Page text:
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May 8, 2015

Day 127: The Blue Line Gets Thinner

The announcement that Chief Lumpkin has terminated Cpl. Daryle McCormick is thought by some to be the post script to the Willie Lovett saga and the end of the investigation into corruption at SCMPD. Rest assured, McCormick is not the last officer to be terminated: on his way out the door he dropped a roll of dimes on everybody he knew and worked with at the department and there are still several ranking officers on the radar screen and under the gun, including a captain, a couple of lieutenants, and more than a few sergeants. Ultimately, the McCormick affair will blow the lid off of the tragic story of Andre Oliver, the former head of Internal Affairs, who committed suicide around the time that the Lovett affair was blowing up and whom you haven't read word one about in the Savannah Morning News.

No, friends, we haven't heard the last of corruption at SCMPD, far from it. The biggest problem that the City Manager and Police Chief and District Attorney have is pacing the parade of indictments so as not to undo the progress that is being made in rebuilding the beleaguered department. Meanwhile, among the old guard still in place the atmosphere has turned into one great big rat ship with people lining up to tell investigators what they know and what they don't know lest they be ratted out first. The situation is far from stable at SCMPD.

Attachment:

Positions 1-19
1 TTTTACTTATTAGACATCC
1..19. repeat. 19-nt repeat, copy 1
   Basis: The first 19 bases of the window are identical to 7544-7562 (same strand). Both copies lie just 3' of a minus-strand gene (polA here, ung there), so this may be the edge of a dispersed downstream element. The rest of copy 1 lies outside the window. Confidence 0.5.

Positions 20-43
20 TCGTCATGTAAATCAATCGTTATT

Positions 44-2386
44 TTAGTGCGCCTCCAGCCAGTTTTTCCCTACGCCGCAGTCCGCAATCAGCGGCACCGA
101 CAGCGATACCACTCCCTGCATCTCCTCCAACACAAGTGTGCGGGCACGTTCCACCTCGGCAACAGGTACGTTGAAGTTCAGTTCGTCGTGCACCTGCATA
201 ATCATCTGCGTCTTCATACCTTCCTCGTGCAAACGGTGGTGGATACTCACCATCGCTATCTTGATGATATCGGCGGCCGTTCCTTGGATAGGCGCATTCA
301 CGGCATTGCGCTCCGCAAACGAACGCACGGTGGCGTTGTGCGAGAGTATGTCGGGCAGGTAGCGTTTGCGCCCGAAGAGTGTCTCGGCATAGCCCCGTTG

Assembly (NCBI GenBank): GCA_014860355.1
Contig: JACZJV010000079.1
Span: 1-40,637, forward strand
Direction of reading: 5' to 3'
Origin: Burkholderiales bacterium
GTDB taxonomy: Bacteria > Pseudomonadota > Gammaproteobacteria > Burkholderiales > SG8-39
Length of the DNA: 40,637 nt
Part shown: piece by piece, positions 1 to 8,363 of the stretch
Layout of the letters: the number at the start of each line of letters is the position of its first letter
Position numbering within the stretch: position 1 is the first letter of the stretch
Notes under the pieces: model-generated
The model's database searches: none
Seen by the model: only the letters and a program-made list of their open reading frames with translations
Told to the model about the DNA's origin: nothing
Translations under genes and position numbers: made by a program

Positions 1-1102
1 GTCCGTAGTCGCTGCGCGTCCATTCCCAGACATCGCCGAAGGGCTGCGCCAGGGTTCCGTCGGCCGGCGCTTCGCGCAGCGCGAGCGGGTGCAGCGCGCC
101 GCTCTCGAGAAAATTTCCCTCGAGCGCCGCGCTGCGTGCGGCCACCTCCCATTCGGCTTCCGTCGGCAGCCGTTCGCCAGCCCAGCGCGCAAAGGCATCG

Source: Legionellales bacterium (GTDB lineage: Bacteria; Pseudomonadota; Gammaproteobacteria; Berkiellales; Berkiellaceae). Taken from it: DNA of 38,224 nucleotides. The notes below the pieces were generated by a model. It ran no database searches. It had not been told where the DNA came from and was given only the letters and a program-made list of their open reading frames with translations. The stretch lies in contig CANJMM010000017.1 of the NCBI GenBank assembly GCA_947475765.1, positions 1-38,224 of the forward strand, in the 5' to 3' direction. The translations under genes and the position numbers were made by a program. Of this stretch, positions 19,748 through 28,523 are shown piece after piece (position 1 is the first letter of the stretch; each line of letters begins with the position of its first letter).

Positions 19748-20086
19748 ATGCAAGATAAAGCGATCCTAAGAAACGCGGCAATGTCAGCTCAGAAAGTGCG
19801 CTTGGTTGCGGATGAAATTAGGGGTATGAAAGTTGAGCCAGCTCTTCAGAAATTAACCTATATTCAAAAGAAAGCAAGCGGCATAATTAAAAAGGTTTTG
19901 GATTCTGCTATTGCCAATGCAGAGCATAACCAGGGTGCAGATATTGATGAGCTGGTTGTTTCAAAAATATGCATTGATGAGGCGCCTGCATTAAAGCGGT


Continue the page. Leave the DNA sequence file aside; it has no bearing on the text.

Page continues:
It's one thing to point up the problems; it's another to provide solutions for how we rebuild SCMPD. Let me add to my earlier suggestions that we 1. remove Stephanie Cutter from overseeing the department and 2. installing a police commission to root out corruption with a third suggestion: overhauling the manner in which officers injured in the line of duty are (mis)treated.

Did you know that if an officer goes down in the line of duty that he is afforded just ten days of paid leave to get himself back together? I mean, who-- other than Superman-- heals of a bullet wound in ten days? At the end of ten days if the officer is not back on track, he goes into vacation time and sick leave. And when he's out of that, he has to beg his pals for their vacation time, which is transferable between SCMPD personnel.

I don't know about you, but I think it is deplorable to treat an officer injured in the line of duty in this fashion. I mean, who the hell wants to be a Savannah cop under these conditions? You get shot or run over and run the risk of ending up on unpaid leave of absence when your vacay and sick leave run out? Not on my watch, friends. An officer goes down in the line of duty during my administration and we afford him all the time he needs to mend and heal. Otherwise, we send the terribly mixed message that we do not value his or her sacrifice, that we can't afford to keep them. Hell, they're drastically underpaid to begin with.

We haven't seen the end to the investigations into corruption at SCMPD, friends. More firings are on the line, more stories are unfolding, more cases are piling up on Meg's desk; the crisis is far from over. But at the same time we're going to have to bolster the thin blue line, and I can think of no better way to encourage young people to protect and serve than by protecting and serving their best interests.